Analysts Predict "Traditional Network Security Demise"

Robert Whiteley and Natalie Lambert have seen the future—and in it, traditional network security is dead. At least that is the message the two Forrester Research analysts delivered to a crowd at the Forrester Security Forum in Atlanta Sept. 6. According to them, in the next five years the Internet will be the primary connectivity […]

Robert Whiteley and Natalie Lambert have seen the future—and in it, traditional network security is dead. At least that is the message the two Forrester Research analysts delivered to a crowd at the Forrester Security Forum in Atlanta Sept. 6.

According to them, in the next five years the Internet will be the primary connectivity method for businesses, replacing their private network infrastructure as the number of mobile workers, contractors and other third-party users continues to grow. In this new world, which Whiteley and Lambert called "Internet Everywhere," corporations will have to redefine network security and focus on data encryption, managing risk at the endpoint and having strict data access controls, they said.

Some corporations, such as the energy giant BP, have already taken big steps towards deperimeterization—a term created by the Jericho Forum to describe a strategy that focuses on protecting data with tactics such as encryption rather than traditional efforts aimed at fending off attacks from intruders at the network's boundary. BP has taken some 18,000 of its 85,000 laptops off its LAN and allowed them to connect directly to the Internet, the two said.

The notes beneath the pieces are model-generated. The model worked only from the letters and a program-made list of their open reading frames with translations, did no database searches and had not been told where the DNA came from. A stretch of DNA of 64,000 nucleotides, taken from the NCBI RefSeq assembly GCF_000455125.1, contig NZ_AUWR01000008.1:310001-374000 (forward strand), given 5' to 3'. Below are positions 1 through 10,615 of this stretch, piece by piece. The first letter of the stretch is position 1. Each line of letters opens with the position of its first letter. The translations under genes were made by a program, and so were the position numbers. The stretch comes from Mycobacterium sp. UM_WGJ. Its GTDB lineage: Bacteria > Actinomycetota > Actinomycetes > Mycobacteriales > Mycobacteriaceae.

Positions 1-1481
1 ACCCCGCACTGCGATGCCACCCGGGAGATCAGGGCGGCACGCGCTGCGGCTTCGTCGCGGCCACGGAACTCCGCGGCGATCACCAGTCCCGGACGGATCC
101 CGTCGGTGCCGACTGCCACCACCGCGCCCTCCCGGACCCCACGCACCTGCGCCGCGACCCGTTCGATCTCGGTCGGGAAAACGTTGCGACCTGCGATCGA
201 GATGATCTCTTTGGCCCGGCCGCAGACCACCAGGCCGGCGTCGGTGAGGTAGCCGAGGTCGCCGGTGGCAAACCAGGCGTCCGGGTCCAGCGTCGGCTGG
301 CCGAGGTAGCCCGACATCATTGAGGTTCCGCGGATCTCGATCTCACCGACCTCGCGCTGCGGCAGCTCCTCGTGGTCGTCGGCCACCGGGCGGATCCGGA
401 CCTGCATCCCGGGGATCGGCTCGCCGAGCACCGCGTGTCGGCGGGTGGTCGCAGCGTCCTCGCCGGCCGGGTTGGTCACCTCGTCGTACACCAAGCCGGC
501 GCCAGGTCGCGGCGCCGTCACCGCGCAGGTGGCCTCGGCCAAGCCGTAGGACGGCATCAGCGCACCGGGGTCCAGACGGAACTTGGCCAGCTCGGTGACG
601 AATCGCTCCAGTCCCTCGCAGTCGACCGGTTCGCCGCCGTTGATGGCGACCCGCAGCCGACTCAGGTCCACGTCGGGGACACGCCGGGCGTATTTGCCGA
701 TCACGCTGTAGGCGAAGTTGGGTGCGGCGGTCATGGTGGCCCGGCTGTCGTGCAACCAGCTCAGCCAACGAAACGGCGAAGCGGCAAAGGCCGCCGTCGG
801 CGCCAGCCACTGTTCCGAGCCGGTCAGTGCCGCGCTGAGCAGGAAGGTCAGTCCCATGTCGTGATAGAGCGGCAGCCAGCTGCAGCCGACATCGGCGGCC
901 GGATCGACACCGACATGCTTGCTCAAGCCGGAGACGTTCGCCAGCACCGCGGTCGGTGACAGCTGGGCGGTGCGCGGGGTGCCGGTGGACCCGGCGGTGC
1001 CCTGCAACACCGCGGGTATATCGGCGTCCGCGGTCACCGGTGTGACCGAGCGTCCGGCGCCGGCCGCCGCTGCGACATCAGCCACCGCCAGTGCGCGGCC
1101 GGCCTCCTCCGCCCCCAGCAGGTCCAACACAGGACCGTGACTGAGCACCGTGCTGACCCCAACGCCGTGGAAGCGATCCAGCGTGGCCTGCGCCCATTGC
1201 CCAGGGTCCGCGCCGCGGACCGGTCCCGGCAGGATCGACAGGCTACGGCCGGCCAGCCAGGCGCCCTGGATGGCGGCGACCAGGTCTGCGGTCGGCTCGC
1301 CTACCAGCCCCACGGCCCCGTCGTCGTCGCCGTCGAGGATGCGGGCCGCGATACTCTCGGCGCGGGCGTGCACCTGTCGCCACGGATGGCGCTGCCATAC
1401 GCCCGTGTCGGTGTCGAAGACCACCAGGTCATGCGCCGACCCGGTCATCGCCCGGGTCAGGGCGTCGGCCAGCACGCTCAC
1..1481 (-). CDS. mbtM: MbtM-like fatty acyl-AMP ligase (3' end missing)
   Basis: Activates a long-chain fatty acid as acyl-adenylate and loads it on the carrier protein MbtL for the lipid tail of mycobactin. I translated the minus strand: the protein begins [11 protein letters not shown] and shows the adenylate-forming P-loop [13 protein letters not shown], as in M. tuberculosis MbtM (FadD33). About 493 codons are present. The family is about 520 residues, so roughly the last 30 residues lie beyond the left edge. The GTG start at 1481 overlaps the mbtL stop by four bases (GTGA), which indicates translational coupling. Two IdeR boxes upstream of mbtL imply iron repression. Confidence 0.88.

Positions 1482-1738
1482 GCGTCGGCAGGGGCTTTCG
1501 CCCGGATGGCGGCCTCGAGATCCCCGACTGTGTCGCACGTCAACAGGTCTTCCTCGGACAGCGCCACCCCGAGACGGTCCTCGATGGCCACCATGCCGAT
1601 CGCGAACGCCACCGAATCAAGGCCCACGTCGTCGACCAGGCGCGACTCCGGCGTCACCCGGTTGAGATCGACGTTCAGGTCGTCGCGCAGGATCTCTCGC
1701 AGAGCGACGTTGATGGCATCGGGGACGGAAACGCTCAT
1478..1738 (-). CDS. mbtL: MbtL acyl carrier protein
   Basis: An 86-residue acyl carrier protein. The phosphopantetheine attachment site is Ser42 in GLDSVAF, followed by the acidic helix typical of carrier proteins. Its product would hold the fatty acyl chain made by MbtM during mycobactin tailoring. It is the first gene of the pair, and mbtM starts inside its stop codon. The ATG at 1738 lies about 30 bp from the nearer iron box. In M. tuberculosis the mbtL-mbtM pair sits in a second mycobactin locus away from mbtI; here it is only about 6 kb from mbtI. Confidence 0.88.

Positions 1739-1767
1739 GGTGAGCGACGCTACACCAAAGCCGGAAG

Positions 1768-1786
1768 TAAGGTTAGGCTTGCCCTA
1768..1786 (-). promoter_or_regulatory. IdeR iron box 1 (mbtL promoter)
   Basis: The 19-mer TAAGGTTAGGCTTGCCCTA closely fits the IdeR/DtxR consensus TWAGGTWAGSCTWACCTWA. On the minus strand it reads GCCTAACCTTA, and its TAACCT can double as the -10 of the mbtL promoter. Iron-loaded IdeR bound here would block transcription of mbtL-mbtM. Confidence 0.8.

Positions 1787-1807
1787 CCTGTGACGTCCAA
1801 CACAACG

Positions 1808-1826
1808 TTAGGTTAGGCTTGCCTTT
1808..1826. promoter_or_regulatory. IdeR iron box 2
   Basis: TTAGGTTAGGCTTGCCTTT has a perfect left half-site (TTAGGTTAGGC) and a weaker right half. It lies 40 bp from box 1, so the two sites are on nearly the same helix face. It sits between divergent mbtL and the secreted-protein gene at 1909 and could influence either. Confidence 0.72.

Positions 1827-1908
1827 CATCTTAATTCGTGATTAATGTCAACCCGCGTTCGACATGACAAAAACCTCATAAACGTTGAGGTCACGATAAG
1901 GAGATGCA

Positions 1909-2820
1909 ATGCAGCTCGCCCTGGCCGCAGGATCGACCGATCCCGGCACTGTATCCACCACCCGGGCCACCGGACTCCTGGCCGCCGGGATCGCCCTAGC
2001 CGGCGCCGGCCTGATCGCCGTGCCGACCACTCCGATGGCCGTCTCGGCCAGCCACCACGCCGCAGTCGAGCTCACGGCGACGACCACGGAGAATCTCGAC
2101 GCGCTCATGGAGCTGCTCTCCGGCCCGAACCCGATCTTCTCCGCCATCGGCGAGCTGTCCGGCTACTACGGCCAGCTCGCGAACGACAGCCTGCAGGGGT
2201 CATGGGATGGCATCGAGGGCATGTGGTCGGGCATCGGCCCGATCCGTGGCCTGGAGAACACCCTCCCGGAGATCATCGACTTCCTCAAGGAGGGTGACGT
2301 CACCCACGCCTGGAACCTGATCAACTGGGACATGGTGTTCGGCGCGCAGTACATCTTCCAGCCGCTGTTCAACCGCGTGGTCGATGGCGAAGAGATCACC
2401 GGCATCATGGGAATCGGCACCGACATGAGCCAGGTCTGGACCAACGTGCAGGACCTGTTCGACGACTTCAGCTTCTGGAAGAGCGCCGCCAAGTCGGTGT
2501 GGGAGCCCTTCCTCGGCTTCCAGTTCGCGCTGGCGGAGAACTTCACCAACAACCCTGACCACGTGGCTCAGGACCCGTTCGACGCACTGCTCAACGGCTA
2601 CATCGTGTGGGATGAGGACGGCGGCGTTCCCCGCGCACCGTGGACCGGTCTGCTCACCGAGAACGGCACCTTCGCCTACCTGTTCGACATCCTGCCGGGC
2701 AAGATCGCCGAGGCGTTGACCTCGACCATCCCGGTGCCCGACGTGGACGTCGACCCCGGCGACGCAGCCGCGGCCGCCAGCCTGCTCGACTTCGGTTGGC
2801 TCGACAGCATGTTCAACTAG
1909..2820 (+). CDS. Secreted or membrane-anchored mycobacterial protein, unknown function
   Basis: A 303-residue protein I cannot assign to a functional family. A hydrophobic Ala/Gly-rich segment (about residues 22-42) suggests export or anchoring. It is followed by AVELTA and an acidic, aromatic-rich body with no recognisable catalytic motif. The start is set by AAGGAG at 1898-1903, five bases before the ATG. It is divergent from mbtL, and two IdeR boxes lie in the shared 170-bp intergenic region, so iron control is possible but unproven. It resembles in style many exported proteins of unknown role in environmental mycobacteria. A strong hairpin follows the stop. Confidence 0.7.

One of the end results of the death of traditional network security will be a growth in desktop virtualization, Whiteley said.

"We'll see more significant adoption of [desktop] virtualization in three to five years," he said after the presentation, adding that in five years it will be an integral part of doing business.

Desktop virtualization allows a PC's operating system and applications to execute in a secure area separate from the underlying hardware and software platform. Its security advantages have become a major selling point, as all a virtualized terminal can do is display information; if it is lost or stolen, no corporate data would likely be compromised since it wouldn't be stored on the local hard drive.

The adoption of PC virtualization would mean companies would no longer have to provision corporate machines to untrusted users, Lambert said. Desktop virtualization simply equals a more secure environment, she said.

"The primary security benefit is data security," she said after the presentation. "Keeping the data constantly in the safety of the data center is a very large driver for these technologies. In addition, patch management is made much easier in a virtualized environment because patching happens natively. This is important as patching systems—or the fear of unpatched systems—still keeps IT managers up at night."

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Network, Networking, Security, Network Security